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Light   Listen
adjective
Light  adj.  (compar. lighter; superl. lightest)  
1.
Having light; not dark or obscure; bright; clear; as, the apartment is light.
2.
White or whitish; not intense or very marked; not of a deep shade; moderately colored; as, a light color; a light brown; a light complexion.






Collaborative International Dictionary of English 0.48








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"Light" Quotes from Famous Books



... minute later, starting down the hill at full speed, for, by Edwards's direction, the light had been shifted to the other tube in such a way as to dissolve the "Morning" into a hideous picture of the conventional horned and hoofed devil. The picture was originally meant to be comic, but it now set Jim ...
— Duffels • Edward Eggleston

... and the light of the sun on a man's face almost gave back the heat the air extorted. Waziri had gone to town today for some sort of Murnan spring-festival, eager to celebrate his hard-earned wealth on his first day off in months. The place seemed ...
— Blind Man's Lantern • Allen Kim Lang

... declared, "you are the lode-stones which would draw one even through these gossamer walls of lace and chiffons, of draperies as light as the sunshine and perfumes as sweet ...
— The Double Traitor • E. Phillips Oppenheim

... kind very black and shining like pitch, and giving out heat without blaze. The evening was truly beautiful, the sky so clear that the stars seemed nearer and the moon as if it imparted heat as well as light. ...
— A Journey to America in 1834 • Robert Heywood

... number of things on the Lord's day, which might as well be done before, or left undone till afterwards. But such is the long-suffering of the Lord, that though others have been cut off, you are spared to this hour. May his goodness lead you to repentance! Or otherwise, light as these things may appear to you now, and though you may plead a necessity for what you do, I tell you again, as I have often told you before, that a day is coming when God will call you to ...
— An Address to the Inhabitants of the Colonies, Established in New South Wales and Norfolk Island. • Richard Johnson

... came, and the fair wind that was to set them free. The father bird put on his wings, and, while the light urged them to be gone, he waited to see that all was well with Icarus, for the two could not fly hand in hand. Up they rose, the boy after his father. The hateful ground of Crete sank beneath them; and the country folk, who caught a glimpse of them when they were high above the tree-tops, ...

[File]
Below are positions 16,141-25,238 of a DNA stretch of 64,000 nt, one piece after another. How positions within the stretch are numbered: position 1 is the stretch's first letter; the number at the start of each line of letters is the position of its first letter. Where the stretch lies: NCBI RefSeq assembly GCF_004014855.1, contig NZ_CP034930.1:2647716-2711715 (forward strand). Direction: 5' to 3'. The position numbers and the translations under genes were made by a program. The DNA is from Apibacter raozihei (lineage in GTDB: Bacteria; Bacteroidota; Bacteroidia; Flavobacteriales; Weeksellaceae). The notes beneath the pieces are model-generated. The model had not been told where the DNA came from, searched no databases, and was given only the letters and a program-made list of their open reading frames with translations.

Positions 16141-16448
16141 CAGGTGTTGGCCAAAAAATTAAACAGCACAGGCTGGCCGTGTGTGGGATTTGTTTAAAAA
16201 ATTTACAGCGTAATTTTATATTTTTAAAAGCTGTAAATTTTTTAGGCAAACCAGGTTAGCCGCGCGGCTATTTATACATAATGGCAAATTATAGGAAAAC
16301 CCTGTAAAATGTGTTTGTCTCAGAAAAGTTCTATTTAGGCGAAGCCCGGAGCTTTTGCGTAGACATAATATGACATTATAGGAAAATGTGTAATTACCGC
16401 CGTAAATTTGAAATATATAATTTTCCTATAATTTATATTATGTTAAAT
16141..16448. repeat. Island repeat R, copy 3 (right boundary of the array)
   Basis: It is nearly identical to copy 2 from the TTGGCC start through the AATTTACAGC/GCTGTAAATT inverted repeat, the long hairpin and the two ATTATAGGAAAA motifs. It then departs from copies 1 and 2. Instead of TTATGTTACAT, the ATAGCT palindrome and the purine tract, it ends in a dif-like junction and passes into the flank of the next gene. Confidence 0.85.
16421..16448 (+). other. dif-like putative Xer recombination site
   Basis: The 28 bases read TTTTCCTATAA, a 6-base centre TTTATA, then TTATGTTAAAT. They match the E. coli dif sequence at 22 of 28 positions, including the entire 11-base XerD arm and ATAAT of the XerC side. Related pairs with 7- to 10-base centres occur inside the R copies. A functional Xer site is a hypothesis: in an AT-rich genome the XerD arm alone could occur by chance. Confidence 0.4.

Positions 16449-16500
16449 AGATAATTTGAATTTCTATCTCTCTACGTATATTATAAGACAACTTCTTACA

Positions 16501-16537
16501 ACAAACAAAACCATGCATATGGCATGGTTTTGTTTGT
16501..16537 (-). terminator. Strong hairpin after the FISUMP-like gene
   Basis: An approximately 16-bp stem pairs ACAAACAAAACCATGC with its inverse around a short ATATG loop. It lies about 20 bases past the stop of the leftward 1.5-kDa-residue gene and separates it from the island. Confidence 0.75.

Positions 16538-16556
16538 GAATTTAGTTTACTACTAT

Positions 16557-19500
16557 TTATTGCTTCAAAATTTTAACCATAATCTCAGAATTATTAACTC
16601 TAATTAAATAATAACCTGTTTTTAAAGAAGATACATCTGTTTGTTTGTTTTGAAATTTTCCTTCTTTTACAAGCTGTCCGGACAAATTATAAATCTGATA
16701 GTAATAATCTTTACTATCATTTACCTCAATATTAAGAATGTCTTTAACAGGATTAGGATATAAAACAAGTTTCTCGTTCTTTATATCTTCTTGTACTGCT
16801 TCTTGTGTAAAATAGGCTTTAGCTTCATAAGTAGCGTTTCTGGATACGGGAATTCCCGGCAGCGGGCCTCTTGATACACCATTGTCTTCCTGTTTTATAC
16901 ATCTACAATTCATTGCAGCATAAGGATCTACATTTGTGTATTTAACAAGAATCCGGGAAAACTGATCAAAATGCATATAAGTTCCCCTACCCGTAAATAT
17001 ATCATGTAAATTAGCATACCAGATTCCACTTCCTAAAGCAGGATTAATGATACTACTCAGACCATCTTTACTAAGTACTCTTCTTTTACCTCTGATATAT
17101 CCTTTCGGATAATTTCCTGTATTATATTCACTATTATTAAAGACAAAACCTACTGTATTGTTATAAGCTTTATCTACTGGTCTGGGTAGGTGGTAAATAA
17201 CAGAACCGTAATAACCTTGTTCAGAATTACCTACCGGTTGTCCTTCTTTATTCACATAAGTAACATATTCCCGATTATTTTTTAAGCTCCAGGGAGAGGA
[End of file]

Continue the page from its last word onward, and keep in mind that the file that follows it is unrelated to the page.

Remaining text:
— Old Greek Folk Stories Told Anew • Josephine Preston Peabody

... which he figured before Marjory. The simple fact that there was no train away from Agrinion until the next daybreak had wrought a stupendous change in his outlook. He unhesitatingly considered it an omen of a good future. He was up before the darkness even contained presage of coming light, but near the railway station was a little hut where coffee was being served to several prospective travellers who had come even earlier to the rendezvous. There was no ...
— Active Service • Stephen Crane

... Sunday morning the early light filtered into Alison's room, and she opened her strong eyes. Presently she sprang from her bed and drew back the curtains of the windows, gazing rapturously into the crystal day. The verdure of the Park was freshened to an incredible ...
— The Crossing • Winston Churchill

... the goddess of tricks. Do not descend to competition with me and the Pomanders of the world. At all littlenesses, you will ever be awkward in my eyes. And I am a woman. I must have a superior to love—lie open to my eye. Light itself is not more beautiful than the upright man, whose bosom is open to the day. Oh yes! fear not you will be my superior, dear; for in me honesty has to struggle against the habits of my art and life. Be simple and sincere, and I shall love you, and bless the hour you shone upon my cold, artificial ...
— Peg Woffington • Charles Reade

... called "the middle watch" was over, when we mounted guard, Charley on the horses, I on the camp. Just then the moon, in its last quarter, rose above the horizon, shedding a pale light over the prairie. We had been on foot a couple of hours and I was hoping that it would soon be time to rouse up my companions and commence the day's march, when Charley ...
— Adventures in the Far West • W.H.G. Kingston

... sleep for a long time, and when he awoke at dawn the formless dread was still dark in his mind, like some fearsome shape behind an impenetrable curtain. And there it stayed all the day through, never quite coming out into the light, but growing steadily larger and darker and more terrible as the long heavy hours wore on. When—at last—the dusk began to creep down the river, he grew so restless in his nameless misery that he wandered into the forest, and there met the doctor ...